Born Charles-Édouard Jeanneret, the Swiss-born artist and architect better known as Le Corbusier made his name after moving to Paris in 1917. Together with the French painter Amédée Ozenfant he created and led a variation of the Cubist movement called Purism, where objects are represented as elementary forms devoid of detail. After 1925 the movement gave way to melodic figural compositions which would leave a lasting impact on the future generations of Abstract Expressionists.
Le Corbusier’s influence has few parallels within the 20th century; his unique and visionary approach to art and architecture established a new modern vision for living that has become an integral part of 21st century life. Drawing remained a central aspect of Le Corbusier’s multi-faceted artistic practice throughout his career as a means through which to express himself in a more personal manner, and as a vehicle through which to attain a pure form of poetry. It was an indispensable medium not only for communicating his utopian architectural visions but also for exercising his artistic and purely plastic ideas. His works on paper exhibited at The World of Le Corbusier: Collages and Drawings exemplify the thoughts of the artist in the creative moment.
Combining many relevant features from his developing post-Purist oeuvre, MARUANI MERCIER presents a collection of colorful and expressive works on paper providing a panorama of Le Corbusier’s visual lexicon. Having evolved since the rigid and tightly structured Purist compositions, these works incorporate three important themes: still lifes, female figures, and bulls, all surrounded by the ever present elements of interior architecture and landscape. These works provide a view into the arsenal of signs he would develop into a new and distinctive visual language.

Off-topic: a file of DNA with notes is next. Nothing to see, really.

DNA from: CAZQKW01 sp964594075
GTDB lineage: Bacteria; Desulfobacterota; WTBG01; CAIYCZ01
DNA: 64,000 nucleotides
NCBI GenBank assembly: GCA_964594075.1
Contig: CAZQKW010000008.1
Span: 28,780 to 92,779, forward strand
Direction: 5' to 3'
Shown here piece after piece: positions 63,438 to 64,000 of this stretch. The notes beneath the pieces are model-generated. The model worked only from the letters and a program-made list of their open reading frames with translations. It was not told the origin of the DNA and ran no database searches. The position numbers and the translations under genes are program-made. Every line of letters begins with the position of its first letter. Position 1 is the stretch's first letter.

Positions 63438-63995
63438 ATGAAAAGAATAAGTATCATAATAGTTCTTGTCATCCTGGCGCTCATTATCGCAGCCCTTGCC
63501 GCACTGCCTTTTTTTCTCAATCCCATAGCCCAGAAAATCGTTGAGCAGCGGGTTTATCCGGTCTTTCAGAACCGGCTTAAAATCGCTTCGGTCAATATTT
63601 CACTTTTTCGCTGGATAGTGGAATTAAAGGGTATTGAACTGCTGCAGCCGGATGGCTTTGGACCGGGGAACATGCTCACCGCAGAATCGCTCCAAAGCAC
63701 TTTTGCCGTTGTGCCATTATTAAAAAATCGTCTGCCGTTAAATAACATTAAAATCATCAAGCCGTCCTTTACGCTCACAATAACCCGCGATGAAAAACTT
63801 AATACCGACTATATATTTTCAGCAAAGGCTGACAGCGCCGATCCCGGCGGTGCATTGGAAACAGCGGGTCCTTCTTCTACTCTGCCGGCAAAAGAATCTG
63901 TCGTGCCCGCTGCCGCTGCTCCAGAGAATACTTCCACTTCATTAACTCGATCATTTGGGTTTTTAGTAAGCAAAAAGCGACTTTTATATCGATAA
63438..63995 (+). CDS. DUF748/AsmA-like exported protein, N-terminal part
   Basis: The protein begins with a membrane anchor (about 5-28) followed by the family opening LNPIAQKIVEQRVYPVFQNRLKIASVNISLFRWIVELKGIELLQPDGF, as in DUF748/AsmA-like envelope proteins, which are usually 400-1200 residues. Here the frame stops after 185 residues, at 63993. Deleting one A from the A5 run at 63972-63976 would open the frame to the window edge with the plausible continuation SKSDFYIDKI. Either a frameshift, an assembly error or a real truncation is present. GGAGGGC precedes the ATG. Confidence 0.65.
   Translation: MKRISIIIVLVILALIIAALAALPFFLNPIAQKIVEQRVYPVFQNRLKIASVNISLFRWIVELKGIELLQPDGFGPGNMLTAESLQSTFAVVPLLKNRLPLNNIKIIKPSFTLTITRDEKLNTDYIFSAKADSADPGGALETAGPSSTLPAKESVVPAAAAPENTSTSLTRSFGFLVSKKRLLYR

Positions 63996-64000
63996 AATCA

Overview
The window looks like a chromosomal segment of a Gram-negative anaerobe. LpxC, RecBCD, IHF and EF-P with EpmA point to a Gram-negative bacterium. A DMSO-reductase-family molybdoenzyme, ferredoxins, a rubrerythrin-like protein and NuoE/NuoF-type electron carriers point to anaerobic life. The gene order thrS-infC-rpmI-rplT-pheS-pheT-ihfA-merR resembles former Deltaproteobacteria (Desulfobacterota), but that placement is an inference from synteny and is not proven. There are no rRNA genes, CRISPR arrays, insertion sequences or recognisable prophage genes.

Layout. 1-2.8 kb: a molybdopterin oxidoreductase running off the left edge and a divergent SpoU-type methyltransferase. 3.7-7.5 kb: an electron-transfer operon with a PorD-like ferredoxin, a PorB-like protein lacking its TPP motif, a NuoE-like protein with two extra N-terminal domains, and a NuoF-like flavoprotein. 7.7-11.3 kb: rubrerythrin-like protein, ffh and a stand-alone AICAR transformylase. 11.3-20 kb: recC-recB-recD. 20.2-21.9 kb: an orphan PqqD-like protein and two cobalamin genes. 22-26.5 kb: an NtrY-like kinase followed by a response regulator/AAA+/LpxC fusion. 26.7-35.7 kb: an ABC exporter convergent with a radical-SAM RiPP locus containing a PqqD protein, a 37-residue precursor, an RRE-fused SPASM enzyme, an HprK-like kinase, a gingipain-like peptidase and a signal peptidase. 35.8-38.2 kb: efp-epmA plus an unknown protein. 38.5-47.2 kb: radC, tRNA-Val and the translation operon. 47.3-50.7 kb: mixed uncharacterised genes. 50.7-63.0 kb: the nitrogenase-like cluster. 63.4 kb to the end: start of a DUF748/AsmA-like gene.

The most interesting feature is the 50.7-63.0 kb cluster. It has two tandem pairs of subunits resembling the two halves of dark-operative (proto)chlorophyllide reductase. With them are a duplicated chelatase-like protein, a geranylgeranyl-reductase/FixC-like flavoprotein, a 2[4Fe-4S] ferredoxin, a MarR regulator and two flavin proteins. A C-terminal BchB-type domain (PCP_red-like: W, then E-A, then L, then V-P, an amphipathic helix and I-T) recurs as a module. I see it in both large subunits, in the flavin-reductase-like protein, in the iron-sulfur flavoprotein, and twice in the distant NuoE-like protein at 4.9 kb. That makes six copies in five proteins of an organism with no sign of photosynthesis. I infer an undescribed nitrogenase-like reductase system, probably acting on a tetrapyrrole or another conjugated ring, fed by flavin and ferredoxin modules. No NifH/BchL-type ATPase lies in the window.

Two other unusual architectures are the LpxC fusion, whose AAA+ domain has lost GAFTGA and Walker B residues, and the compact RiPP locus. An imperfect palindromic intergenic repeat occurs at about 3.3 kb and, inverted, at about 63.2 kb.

From the late 1920s onwards, color burst into Le Corbusier’s art and remained one of the most prominent characteristics of his plastic oeuvre. He drew upon this formal tool to construct his compositions, using overlapping and interlocking planes of unmodulated color in complex arrangements. In addition to this, color allowed Le Corbusier to impart a sense of poeticism and harmony into his practice, both artistic and architectural.
Le Corbusier’s bulls are the combination of an object with a poetic poetic reaction. In this sense, the bull as the most masculine is juxtaposed with the opposite pole; the female image. Both sides are complimenting each other, integrating the two images.
The quest for visual harmony and synthesis of form begun in Le Corbusier’s earliest painted and architectural works continued into his ensuing oeuvre. By the early 1930s, the artist began focusing more on the human form in painting, unifying his prior object-based studies with scenes of women in what became known as his Femmes period. Captivated by Islamic architecture and foreign shapes, objects and structures, the artist was drawn in particular to the elegant curvilinear forms and rhythms found in the arched doorways of Algiers, as well as in the traditional musical instruments like the cymbalum.
This series would prove pivotal to the development of the subsequent generation of Modern artists, influencing the Abstract Expressionists including Willem de Kooning. In his own Women series of the 1950s, de Kooning echoes not only the subject matter of Le Corbusier’s earlier works, but also the similarly abstracted and fragmented forms as rendered in mellifluous tones of pink, blue and yellow.